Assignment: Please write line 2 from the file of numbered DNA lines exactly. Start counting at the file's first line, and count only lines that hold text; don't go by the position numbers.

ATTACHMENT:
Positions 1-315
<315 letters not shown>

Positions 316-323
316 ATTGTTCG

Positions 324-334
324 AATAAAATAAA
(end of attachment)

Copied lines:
<315 letters not shown>